The police dragged Cabrinovic out of the river and he was promptly beaten by the crowd before being taken into custody. Franz Ferdinand carried on his way to the City Hall where he complained, perhaps not surprisingly, about the welcome he had received. Plans for the return journey were changed although the driver of Franz Ferdinand’s car forgot and followed the original route. When he was reminded of his wrong turning, he reversed the car, and this was when Princip fired two shots. He did not miss.

If the driver had not been reminded and continued on his way, Princip would not have killed Franz Ferdinand and events might have been very different. As it was, Princip was prevented from shooting himself by a sharp-witted bystander and stood trial. Princip died of TB in 1918, roughly seven months before the chain of events he started came to an end.

Given the momentous events caused by the assassination I was expecting to be able to find the place quite easily. I knew the killings had taken place by the Latin Bridge, so I went there and looked around for a giant arrow pointing to the exact spot. There wasn’t anything obvious. After about 10 minutes of hunting around I saw a plaque on the wall of a building indicating this was the place where it had happened. Talk about understated.

The Hurry Slowly Bridge and Former City Hall

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Downstream from the Latin Bridge, I saw the modern bridge called Festine Lente “Hurry, slowly” by the Academy of Fine Arts. This bridge has a loop in the middle, which encourages people to perhaps slow down and enjoy the view.

The Academy was closed for renovations and the person at their front desk didn’t seem to care when it would be open again. Walking back past the Latin Bridge I came to the outstandingly coloured Vijecnica, the neo-Moorish building and former City Hall, where Franz Ferdinand complained of his welcome to Sarajevo in 1914. This building has recently been restored as it was badly damaged during the siege with thousands of irreplaceable Bosnian books and manuscripts being lost to the flames.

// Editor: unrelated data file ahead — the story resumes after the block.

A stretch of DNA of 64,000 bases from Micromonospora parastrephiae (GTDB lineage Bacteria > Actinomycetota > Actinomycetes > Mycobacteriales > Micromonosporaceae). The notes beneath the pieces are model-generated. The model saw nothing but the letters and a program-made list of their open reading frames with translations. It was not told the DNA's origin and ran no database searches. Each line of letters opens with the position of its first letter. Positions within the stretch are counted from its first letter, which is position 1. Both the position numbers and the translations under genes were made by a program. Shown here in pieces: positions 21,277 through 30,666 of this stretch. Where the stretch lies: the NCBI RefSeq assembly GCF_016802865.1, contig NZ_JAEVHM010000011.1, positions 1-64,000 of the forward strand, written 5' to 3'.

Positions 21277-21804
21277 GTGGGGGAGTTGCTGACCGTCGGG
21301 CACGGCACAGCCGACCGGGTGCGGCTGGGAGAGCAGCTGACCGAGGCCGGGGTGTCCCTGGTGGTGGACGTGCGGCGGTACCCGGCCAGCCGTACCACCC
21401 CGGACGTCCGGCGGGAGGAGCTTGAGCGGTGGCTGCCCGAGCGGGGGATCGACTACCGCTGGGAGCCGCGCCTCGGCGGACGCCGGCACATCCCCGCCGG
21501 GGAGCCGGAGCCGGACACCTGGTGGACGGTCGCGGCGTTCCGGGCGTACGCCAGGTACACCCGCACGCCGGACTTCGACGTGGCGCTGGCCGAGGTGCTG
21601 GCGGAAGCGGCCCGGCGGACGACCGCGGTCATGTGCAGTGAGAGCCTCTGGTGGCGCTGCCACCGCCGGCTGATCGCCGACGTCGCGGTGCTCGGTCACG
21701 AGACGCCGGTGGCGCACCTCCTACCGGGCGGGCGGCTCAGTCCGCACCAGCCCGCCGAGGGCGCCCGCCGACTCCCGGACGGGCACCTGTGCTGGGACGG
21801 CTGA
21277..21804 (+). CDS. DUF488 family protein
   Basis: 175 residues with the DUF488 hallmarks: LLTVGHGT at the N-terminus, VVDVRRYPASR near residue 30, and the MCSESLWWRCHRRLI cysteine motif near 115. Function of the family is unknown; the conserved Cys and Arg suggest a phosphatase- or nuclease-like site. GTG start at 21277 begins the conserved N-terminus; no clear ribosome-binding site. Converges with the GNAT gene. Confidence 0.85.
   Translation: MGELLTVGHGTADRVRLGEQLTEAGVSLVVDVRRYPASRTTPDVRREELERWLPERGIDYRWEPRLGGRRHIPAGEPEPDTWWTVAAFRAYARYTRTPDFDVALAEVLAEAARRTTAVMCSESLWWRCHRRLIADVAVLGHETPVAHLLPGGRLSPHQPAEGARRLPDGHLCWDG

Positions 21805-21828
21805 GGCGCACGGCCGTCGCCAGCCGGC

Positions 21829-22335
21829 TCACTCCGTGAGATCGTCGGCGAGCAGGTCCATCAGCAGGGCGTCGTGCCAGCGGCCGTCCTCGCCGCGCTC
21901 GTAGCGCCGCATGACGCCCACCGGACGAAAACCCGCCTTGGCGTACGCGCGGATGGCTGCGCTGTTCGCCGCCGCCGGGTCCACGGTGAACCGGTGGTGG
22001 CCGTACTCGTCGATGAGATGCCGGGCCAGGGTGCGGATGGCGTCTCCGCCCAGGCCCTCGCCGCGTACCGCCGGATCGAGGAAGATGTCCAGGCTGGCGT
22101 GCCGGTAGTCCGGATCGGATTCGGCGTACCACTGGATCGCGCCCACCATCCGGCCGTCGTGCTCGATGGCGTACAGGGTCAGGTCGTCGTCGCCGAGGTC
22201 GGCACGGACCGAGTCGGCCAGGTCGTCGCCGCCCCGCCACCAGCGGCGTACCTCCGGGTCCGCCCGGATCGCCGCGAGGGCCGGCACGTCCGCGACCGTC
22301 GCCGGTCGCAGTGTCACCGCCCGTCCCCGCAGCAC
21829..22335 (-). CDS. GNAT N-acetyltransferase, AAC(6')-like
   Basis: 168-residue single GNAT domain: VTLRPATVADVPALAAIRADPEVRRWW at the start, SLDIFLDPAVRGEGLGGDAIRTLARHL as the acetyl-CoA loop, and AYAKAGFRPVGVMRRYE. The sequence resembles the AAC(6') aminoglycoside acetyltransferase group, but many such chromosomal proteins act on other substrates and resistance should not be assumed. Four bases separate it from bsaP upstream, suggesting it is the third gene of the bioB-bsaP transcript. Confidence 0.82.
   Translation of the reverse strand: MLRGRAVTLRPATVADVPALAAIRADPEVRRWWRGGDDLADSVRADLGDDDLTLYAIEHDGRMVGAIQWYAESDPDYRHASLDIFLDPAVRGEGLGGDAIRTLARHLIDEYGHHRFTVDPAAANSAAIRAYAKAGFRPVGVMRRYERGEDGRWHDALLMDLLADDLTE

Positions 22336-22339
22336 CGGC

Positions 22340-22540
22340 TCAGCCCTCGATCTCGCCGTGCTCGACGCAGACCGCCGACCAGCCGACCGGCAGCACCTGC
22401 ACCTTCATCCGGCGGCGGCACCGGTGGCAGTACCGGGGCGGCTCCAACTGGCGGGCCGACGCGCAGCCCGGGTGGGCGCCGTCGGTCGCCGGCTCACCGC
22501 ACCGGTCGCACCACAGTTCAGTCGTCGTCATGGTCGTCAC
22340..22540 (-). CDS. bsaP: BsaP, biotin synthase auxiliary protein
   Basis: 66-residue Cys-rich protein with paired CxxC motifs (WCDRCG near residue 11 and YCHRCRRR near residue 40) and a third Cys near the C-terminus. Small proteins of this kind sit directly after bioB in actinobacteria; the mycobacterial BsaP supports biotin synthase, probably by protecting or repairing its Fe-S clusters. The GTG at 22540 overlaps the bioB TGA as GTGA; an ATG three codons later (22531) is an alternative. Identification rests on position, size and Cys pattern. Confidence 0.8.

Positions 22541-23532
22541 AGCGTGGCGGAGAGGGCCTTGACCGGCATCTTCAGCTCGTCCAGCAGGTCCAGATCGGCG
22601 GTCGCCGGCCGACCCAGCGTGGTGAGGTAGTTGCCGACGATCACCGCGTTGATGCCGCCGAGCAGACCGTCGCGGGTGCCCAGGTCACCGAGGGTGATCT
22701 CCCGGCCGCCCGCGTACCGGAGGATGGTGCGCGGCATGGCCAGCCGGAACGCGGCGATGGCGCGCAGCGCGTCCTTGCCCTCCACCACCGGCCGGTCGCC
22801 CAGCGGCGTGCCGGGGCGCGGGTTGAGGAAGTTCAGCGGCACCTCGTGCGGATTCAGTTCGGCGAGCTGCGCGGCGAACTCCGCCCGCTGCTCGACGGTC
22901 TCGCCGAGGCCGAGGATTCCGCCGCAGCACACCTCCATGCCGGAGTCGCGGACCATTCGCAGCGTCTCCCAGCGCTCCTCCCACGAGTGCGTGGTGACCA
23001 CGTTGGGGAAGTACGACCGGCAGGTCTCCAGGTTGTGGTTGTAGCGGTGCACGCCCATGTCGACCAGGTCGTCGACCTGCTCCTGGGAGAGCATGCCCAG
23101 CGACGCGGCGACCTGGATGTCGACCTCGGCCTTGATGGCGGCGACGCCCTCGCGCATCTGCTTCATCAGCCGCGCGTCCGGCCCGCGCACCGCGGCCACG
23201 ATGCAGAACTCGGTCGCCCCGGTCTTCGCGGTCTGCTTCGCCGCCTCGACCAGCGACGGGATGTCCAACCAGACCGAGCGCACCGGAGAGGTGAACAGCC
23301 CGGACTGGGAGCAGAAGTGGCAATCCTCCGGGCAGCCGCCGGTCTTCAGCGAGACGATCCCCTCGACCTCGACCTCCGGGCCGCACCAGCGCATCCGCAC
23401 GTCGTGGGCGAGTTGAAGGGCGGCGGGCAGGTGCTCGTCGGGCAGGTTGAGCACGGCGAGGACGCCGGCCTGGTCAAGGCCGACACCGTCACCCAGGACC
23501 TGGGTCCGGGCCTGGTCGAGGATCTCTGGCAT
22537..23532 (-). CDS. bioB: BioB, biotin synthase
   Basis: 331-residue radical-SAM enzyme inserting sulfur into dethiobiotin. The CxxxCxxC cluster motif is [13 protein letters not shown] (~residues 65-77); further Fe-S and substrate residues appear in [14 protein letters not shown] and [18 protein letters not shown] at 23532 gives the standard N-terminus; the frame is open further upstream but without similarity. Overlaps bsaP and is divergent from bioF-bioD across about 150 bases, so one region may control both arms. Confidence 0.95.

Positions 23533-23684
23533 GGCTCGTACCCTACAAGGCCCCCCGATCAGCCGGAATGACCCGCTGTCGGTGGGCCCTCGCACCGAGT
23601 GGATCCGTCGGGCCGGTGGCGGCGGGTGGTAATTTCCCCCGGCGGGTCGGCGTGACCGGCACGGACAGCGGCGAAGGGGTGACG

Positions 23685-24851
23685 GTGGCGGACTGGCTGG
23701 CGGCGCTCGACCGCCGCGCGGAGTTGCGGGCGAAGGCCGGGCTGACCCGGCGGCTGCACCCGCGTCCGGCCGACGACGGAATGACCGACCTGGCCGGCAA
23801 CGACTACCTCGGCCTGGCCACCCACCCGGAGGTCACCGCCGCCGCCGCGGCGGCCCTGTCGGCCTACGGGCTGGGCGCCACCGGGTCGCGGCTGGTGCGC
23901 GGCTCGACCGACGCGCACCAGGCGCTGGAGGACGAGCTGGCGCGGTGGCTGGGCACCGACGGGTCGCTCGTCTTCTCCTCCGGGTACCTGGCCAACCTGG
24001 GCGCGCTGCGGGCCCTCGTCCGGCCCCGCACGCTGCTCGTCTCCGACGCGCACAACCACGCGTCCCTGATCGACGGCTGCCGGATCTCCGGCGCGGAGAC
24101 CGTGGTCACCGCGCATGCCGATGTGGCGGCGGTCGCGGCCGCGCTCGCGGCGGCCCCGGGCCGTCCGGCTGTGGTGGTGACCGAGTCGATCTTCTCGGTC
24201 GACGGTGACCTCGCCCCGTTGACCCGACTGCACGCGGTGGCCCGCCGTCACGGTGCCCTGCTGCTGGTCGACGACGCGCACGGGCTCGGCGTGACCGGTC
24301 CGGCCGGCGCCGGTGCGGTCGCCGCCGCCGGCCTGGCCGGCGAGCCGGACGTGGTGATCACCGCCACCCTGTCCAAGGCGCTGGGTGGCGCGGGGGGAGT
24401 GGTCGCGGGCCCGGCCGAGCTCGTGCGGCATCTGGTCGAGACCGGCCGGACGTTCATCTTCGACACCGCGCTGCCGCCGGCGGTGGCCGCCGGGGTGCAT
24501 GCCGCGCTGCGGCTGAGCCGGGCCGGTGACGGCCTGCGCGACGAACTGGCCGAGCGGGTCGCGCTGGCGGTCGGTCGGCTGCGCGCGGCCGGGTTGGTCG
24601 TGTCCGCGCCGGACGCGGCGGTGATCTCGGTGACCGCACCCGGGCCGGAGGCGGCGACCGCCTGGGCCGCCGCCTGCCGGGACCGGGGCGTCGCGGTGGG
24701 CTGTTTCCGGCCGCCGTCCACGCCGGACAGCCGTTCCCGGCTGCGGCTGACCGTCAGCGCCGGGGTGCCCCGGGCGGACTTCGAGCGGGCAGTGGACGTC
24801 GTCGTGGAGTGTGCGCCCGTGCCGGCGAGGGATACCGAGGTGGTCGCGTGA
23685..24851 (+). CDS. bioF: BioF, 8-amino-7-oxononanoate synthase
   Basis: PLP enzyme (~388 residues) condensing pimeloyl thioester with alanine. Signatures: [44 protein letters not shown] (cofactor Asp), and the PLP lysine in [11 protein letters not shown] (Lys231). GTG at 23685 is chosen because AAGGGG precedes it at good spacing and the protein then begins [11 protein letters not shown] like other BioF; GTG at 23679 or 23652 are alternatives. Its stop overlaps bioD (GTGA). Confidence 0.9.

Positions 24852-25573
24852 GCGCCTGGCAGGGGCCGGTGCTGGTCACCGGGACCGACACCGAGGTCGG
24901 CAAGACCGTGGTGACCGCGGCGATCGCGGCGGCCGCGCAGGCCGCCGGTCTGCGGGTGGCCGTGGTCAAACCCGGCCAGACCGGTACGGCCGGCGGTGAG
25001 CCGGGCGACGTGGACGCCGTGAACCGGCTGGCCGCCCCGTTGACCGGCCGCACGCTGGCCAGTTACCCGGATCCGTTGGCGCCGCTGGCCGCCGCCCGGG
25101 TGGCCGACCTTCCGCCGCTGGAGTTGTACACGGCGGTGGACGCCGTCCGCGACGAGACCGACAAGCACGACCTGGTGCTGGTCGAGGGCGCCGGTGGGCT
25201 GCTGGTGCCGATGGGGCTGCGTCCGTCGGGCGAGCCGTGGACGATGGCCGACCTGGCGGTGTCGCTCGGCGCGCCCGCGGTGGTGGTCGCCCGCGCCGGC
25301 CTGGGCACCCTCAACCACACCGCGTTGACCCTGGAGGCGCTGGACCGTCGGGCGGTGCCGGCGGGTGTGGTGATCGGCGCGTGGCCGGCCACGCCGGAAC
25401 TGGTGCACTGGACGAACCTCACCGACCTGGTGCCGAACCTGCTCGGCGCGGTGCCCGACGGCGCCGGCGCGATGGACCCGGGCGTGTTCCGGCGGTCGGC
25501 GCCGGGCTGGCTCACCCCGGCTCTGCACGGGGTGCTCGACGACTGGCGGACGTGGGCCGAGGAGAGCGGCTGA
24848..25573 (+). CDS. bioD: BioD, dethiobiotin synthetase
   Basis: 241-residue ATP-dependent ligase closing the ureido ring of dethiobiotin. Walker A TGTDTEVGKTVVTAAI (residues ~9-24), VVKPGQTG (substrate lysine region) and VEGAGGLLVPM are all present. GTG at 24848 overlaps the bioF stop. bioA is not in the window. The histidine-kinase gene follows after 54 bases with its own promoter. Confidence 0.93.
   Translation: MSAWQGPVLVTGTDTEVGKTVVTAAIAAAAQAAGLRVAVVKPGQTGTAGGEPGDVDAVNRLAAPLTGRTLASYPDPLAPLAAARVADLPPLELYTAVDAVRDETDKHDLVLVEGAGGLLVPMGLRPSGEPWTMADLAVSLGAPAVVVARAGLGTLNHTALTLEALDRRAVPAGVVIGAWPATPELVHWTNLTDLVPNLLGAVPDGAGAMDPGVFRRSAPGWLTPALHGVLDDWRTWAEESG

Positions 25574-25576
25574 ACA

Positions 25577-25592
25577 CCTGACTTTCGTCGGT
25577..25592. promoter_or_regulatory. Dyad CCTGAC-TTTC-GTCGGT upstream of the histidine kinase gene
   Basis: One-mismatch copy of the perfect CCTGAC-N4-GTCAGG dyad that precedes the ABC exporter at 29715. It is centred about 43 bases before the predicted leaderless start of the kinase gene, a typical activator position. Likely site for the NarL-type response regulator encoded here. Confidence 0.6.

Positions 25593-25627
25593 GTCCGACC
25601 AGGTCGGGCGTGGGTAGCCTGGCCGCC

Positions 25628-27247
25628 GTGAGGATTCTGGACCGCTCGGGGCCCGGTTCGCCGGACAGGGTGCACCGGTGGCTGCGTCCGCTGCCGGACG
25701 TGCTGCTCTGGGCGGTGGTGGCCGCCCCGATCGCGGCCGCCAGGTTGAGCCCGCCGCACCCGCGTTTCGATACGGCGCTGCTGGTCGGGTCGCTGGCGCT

Old Turkish Quarter

The area of Sarajevo most popular with tourists is the old Turkish quarter called Bascarsija a couple of hundred yards away from Vijecnica. The focal point of this area, dating from the 15th Century, seems to be the Sebilj, an ornamental drinking fountain in the shape of a kiosk.

If you like the pigeons in London’s Trafalgar Square then you will love this area as pigeons are thick on the ground and eager to eat anything dropped by passers-by.

Lanes head off in all directions, but there’s little chance of getting lost as everything is in the open air and there are some recognisable landmarks, such as the stone clock tower, which are visible most of the time. Talking of time, don’t use the clock on the tower to set your watch by, as the clock shows lunar time and not standard time.

Anyone who’s been to a Middle Eastern souk will find this area rather sane and sanitized as the owners of the shops tend to let people browse around looking at their wares, rather than beginning their sales pitch after 2.5 seconds.

As such, it is a pleasant shopping experience, which can be punctuated by imbibing a strong Bosnian coffee from one, or more, of the many cafes. A small cup of coffee, which will keep you awake for many hours, costs 1 KM (convertible mark), approximately half a Euro. The water accompanying the coffee - for dilution purposes - is safe to drink. It’s also fun to try and balance on one of the tiny, traditional stools outside on the street rather than sitting inside one of the normal size chairs at the normal size tables.